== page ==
You have a custom mass management application that controls the repositories each client muss have. While you can use Remote Services and subscribe each client to an url in the server providing a dynamic repoindex.xml based on the client, if you need to pass custom information in order for the server to calculate the repository list (e.g. number of CPUs) or the protocol that the client and the server and client speak is proprietary, you may implement the service locally, as an executable that will be installed in each client /usr/lib/zypp/plugins/services directory (it may be installed from a package).

How to write a Services plugin

When listing services, ZYpp will find each plugin service as a subscribed service.

Service plugins are Stateless. When services are refreshed, ZYpp will call each plugin and the repository list will be taken from the output of the script in INI format (same as how they are stored in /etc/zypp/repos.d).

For our example:

# example plugin output
# comments are ignored
name=Base repository
summary=Standard repository

# multiple repositories can be present in the output


The repositories will be added on service refresh with the alias present in the output, prefixed by the service alias (in this case, the executable name).

To protect your code from e.g python modules writing their own messages to stdout, you should use a copy of stdout and redirect stdout to stderr (Python3 may need a slightly different print syntax):

import sys
sendback = sys.stdout
sys.stdout = sys.stderr

print >>sendback, "# example plugin output"
print >>sendback, "# comments are ignored"
print >>sendback, "[repo1]"
print >>sendback, "name=Base repository"

Url Resolver plugins

Url resolver plugins convert urls of scheme "plugin" into the output of the plugin named $name using the protocol. Thanks to the protocol, each header returned is also added as HTTP headers. The current protocol sequence is:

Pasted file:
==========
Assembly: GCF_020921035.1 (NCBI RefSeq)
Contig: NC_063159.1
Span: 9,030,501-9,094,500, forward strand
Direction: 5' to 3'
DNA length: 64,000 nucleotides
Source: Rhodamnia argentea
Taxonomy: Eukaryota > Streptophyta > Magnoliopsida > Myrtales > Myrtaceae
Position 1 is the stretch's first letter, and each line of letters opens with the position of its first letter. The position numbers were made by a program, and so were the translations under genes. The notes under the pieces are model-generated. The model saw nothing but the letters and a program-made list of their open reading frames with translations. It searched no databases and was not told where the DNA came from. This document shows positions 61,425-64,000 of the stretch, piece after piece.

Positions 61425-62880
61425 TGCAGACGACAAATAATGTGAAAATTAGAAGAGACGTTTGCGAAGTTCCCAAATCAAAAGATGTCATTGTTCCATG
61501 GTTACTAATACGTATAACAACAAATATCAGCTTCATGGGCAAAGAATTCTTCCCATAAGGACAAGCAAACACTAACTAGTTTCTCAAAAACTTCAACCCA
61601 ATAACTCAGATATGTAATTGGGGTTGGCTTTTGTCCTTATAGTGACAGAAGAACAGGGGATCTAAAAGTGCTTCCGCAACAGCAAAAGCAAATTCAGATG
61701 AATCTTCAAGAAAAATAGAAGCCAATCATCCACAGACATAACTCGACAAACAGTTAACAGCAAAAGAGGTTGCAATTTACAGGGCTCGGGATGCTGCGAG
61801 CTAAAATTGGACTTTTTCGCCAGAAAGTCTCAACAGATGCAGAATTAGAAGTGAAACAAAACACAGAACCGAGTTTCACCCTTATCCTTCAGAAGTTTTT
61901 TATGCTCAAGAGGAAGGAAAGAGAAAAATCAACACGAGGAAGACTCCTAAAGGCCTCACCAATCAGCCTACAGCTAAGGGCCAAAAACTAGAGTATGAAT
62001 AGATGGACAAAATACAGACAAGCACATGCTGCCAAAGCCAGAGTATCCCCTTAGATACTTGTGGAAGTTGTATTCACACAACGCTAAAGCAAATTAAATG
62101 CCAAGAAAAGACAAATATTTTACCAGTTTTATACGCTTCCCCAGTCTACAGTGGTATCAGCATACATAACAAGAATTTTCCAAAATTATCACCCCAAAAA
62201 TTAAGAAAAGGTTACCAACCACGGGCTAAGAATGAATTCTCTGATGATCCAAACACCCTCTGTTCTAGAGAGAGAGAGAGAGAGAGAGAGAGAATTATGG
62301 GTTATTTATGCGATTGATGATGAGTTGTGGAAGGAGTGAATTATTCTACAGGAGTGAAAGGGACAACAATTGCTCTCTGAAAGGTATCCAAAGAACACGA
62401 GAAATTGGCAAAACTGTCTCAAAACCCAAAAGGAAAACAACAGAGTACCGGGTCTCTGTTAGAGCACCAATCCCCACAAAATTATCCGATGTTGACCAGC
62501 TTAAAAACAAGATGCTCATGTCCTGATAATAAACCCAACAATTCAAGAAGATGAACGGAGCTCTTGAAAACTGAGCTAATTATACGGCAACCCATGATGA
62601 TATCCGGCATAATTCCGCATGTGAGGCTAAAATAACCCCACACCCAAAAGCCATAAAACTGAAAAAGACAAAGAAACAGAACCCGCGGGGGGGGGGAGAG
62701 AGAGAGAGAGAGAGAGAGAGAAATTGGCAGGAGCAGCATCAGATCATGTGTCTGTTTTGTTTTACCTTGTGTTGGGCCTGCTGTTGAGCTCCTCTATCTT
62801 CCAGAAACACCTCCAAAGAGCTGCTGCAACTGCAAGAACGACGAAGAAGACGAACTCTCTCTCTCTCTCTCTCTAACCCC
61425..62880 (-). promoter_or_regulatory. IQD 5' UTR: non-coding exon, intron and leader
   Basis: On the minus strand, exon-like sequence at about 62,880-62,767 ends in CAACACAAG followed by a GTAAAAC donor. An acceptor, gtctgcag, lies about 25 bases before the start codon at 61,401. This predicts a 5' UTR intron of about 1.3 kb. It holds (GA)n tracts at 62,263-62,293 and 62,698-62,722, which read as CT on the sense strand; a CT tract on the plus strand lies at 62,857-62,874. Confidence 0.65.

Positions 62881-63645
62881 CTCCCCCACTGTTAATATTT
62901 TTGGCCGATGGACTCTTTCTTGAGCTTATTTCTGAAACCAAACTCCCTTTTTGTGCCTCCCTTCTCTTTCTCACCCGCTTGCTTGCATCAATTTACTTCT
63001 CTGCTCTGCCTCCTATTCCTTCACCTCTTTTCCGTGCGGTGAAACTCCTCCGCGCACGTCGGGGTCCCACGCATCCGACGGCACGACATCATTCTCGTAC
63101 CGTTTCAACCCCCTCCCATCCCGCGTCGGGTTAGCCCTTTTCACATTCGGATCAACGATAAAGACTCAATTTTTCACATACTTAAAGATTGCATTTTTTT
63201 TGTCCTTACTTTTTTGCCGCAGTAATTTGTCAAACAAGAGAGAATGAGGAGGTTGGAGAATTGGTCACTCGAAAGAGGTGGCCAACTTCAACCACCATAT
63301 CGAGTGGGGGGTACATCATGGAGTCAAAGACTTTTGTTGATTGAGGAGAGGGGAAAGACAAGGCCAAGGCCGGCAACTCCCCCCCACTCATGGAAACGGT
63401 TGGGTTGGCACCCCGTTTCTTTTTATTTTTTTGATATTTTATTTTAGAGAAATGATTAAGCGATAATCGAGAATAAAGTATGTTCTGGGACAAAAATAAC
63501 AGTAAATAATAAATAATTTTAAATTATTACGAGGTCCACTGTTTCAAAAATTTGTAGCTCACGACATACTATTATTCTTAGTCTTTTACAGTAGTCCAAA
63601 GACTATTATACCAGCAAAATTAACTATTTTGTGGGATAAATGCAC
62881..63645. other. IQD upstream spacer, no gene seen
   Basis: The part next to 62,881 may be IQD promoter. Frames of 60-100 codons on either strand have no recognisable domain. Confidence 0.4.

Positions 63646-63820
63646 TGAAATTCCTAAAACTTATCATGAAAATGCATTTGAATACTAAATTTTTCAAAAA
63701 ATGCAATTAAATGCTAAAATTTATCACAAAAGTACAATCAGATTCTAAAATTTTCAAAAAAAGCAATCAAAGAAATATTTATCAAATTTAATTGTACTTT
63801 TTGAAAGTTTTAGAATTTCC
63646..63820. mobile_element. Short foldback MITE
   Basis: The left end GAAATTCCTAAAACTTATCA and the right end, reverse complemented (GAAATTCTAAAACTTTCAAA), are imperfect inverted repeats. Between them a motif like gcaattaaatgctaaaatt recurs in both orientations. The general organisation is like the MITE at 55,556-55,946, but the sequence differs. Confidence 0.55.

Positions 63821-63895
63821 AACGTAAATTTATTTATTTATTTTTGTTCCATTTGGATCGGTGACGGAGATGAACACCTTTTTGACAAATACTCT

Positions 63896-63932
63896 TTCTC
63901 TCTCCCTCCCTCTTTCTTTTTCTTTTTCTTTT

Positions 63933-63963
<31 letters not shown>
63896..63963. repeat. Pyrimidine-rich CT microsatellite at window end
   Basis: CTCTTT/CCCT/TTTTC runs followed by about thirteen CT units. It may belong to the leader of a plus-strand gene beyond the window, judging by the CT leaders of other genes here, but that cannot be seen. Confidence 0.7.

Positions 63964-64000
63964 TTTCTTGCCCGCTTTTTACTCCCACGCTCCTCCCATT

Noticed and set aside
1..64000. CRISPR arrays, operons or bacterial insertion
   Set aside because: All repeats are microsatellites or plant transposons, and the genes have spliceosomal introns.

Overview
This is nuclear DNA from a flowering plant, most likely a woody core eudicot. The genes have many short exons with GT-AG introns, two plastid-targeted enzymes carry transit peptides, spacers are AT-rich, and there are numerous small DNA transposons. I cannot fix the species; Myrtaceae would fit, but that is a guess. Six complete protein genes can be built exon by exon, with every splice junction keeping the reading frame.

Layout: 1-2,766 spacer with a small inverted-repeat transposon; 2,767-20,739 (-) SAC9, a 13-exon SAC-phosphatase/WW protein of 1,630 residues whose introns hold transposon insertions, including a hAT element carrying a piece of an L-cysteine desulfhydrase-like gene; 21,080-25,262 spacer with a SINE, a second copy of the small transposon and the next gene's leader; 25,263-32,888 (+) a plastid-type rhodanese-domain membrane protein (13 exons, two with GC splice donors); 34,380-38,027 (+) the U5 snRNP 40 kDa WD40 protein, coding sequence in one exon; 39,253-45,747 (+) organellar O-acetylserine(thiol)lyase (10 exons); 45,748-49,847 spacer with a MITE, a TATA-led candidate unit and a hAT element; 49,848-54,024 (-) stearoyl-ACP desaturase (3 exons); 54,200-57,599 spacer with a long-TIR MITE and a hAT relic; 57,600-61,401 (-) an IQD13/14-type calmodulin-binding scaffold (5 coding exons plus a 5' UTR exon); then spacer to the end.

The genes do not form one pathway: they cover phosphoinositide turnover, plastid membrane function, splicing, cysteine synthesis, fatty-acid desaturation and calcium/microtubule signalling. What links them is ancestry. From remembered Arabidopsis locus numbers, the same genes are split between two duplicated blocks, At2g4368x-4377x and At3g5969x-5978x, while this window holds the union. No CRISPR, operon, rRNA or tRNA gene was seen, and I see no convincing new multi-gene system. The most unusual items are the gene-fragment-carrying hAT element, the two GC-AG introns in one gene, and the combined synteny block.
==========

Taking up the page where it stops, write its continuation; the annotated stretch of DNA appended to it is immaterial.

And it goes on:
ZYpp sees a repository whose url has the format:


ZYpp tries to execute a plugin named foo (in /usr/lib/zypp/plugins/urlresolver) and call it with the following protocol:


The plugin answers:


And this url is used instead.


You have a repository with url:


The script looks which distribution you have installed, and via SLP finds the right repositories in the lan and selects the update one and returns it url. But in addition, it adds a header with the update status that can be collected on the server side.

This type of plugin can be combined with service plugins, because a local service could return a list of repos like this:

  name=Distribution repository
  name=Update repository
In this example, the service plugin could have inmediately resolved the urls and returned http://realurl, but the url resolver allows also to add HTTP headers to the request.

Appdata refresh plugins (repo change)

Stateless plugins found in /usr/lib/zypp/plugins/appdata are called whenever any of the system repos has changed (added/removed/renamed/modified) or has been refreshed. Detailed information what exactly has changed is not available. (scripts are executed IFF euid is '0' and –root is not used). For every enabled system repo we pass alias type and metadata path on the commandline like this:

REPO_TYPE can be e.g. "rpm-md", "yast2", "plaindir" or "NONE" indicating the repo was not yet probed.
REPO_METADATA_PATH can be empty or a not existing directory, indicating valid metadata for the repo are not yet available.

Scripts are executed 'fire and forget' whenever a RepoManager instance that performed changes goes out of scope. So it's up to the script to protect against concurrency.